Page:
(a) Sudden approximation:

The probability that the electron to goes directly into the ground state of the new well is

P = |<ψ_{1}(1.5L)|ψ_{1}(L)>|^{2}= [(2/L)^{½}(4/3L)^{½}∫_{0}^{L}dx sin(πx/L) sin(2πx/3L)]^{2}.

∫_{0}^{L}dx sin(πx/L) sin(2πx/3L) = (3L/π)∫_{0}^{π/3}dy sin(3y) sin(2y)

= (3L/π)[sin(y)/2 - sin(5y)/10]|_{ 0}^{π/3}= (3L/π)(3√3)/10.

P = (8/3)(9/π^{2})(27/100) = 0.66.(b) Time dependent perturbation theory

During the time the perturbation is applied, the probability P(E_{2},t) of finding the system in the eigenstate |2> of H_{0}at time t, i.e . the probability of measuring the eigenvalue E_{2}, is given by

P(E_{2},t) = (1/ħ^{2})|∫_{0}^{t}exp((i/ħ)(E_{2}-E_{1})t')<Φ_{2}|W|Φ_{1}>dt'|^{2}

= |(<Φ_{2}|W|Φ_{1}>/ħ)∫_{0}^{t}exp(iω_{21}t')dt'|^{2}.

[∫_{0}^{t}exp(iω_{21}t')dt' = (-i/ω_{21})(exp(iω_{21}t) - 1)

= (-i/ω_{21})exp(iω_{21}t/2)(exp(iω_{21}t/2) - exp(-iω_{21}t/2))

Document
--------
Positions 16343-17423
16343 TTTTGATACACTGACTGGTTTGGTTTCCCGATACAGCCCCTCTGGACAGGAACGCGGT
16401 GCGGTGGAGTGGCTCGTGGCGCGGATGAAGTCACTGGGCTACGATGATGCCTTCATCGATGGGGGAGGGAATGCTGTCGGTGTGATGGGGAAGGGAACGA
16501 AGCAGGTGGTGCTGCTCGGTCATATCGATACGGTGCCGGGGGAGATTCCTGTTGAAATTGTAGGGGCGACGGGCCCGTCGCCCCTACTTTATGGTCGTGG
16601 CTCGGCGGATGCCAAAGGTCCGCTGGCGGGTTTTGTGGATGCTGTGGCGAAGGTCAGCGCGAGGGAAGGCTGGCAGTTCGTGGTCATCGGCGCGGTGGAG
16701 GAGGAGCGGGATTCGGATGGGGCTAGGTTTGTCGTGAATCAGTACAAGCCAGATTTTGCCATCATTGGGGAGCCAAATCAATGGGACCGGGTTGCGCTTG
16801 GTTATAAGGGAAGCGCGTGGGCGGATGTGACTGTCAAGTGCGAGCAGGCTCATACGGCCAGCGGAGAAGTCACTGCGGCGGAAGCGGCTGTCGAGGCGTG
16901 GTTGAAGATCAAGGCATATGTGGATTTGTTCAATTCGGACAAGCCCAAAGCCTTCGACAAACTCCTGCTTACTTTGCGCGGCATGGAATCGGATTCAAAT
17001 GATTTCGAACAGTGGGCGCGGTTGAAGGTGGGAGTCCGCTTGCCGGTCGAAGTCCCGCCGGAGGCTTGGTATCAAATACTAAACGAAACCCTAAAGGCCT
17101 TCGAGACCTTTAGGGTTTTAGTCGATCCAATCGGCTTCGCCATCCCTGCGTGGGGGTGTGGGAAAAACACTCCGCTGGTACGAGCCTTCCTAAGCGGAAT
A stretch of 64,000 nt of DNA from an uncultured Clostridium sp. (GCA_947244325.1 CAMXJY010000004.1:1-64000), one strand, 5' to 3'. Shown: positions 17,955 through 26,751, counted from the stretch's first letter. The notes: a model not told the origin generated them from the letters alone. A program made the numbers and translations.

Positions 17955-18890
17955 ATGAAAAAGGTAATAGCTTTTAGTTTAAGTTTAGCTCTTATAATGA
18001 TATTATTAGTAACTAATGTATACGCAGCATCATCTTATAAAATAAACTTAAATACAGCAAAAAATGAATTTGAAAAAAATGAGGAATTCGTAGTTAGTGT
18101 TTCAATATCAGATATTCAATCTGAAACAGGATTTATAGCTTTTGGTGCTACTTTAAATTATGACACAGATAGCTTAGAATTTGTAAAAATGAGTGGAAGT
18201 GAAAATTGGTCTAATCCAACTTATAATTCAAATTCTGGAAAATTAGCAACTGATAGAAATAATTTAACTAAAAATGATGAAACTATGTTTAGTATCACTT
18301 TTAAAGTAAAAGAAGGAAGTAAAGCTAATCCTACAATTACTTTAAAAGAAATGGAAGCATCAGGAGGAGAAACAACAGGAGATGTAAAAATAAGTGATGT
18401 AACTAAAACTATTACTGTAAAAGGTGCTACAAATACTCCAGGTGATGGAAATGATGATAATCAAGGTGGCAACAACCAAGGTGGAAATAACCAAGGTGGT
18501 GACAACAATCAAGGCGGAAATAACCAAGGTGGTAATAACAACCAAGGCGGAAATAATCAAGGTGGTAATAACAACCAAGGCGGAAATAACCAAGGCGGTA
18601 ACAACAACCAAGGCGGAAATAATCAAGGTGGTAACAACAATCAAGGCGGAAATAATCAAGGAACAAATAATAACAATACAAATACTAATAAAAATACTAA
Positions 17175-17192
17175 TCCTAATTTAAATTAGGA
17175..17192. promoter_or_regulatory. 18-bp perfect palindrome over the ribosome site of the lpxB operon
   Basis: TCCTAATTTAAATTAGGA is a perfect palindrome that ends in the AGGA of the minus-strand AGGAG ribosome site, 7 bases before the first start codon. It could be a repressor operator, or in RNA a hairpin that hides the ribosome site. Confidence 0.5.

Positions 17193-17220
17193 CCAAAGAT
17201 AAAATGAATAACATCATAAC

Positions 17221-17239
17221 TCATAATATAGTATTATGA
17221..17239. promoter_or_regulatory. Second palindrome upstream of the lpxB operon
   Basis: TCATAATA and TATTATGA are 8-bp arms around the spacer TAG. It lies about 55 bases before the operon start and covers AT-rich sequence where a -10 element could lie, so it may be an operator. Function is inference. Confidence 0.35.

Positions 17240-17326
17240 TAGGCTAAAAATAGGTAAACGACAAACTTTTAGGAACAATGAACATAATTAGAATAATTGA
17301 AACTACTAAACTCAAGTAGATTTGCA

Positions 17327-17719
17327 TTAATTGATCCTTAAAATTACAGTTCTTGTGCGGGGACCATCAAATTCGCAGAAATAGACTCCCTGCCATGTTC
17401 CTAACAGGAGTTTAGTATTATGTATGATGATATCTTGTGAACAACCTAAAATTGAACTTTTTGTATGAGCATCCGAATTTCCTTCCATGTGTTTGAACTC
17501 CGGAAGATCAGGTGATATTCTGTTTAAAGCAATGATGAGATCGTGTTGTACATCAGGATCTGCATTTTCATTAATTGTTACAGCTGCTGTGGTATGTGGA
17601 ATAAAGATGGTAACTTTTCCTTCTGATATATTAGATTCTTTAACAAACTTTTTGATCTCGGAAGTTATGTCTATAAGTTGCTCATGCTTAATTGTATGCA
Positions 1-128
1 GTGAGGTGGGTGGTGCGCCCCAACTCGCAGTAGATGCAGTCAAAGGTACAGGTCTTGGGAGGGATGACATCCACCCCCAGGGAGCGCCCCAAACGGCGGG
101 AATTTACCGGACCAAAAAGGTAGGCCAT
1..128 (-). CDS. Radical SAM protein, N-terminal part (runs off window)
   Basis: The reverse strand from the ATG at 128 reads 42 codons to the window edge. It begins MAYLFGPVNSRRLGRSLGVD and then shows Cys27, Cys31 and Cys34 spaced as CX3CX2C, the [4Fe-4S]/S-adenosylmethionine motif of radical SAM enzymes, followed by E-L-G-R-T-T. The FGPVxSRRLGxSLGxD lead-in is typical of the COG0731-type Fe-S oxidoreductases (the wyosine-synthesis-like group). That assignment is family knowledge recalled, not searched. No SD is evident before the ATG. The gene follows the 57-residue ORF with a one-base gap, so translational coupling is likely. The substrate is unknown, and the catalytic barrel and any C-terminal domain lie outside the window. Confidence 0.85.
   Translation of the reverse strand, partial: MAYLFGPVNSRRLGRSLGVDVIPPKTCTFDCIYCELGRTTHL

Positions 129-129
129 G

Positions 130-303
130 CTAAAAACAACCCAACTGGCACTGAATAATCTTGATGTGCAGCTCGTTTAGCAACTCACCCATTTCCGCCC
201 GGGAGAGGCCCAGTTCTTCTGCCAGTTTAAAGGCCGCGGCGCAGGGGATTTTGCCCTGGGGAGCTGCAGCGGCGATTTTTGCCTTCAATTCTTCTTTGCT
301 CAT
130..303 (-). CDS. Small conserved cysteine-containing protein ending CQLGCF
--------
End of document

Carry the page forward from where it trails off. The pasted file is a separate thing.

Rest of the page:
= (2/ω_{21})exp(iω_{21}t/2)sin(ω_{21}t/2)]

P(E_{2},t) = (|<Φ_{2}|W|Φ_{2}>|^{2}/(ħω_{21})^{2}) 4 sin^{2}(ω_{21}t/2).

ω_{21}= 3π^{2}ħ/(2mL^{2}).

<Φ_{2}|W|Φ_{1}> = (2/L)U_{0}∫_{L/2}^{L}dx sin(2πx/L) sin(πx/L) = -4U_{0}/(3π).

P(E_{2},t) = (16/9)^{2}(m^{2}L^{4}U_{0}^{2}/(ħ^{4}π^{6}))sin^{2}(3π^{2}ħt/(4mL^{2})).

P(E_{2},∆t) = (16/9)^{2}(m^{2}L^{4}U_{0}^{2}/(ħ^{4}π^{6}))sin^{2}(3π^{2}ħ∆t/(4mL^{2})).

For t > ∆t, Φ_{2}is an eigenstate of the Hamiltonian and the probability for the electron to be in the first excited state does not change.

P(E_{2},2∆t) = (16/9)^{2}(m^{2}L^{4}U_{0}^{2}/(ħ^{4}π^{6}))sin^{2}(3π^{2}ħ∆t/(4mL^{2})).

Consider a system of two non-identical spin ½ particles. For t < 0 the particles do not interact and the Hamiltonian may be taken to be zero. For t > 0 the Hamiltonian is given by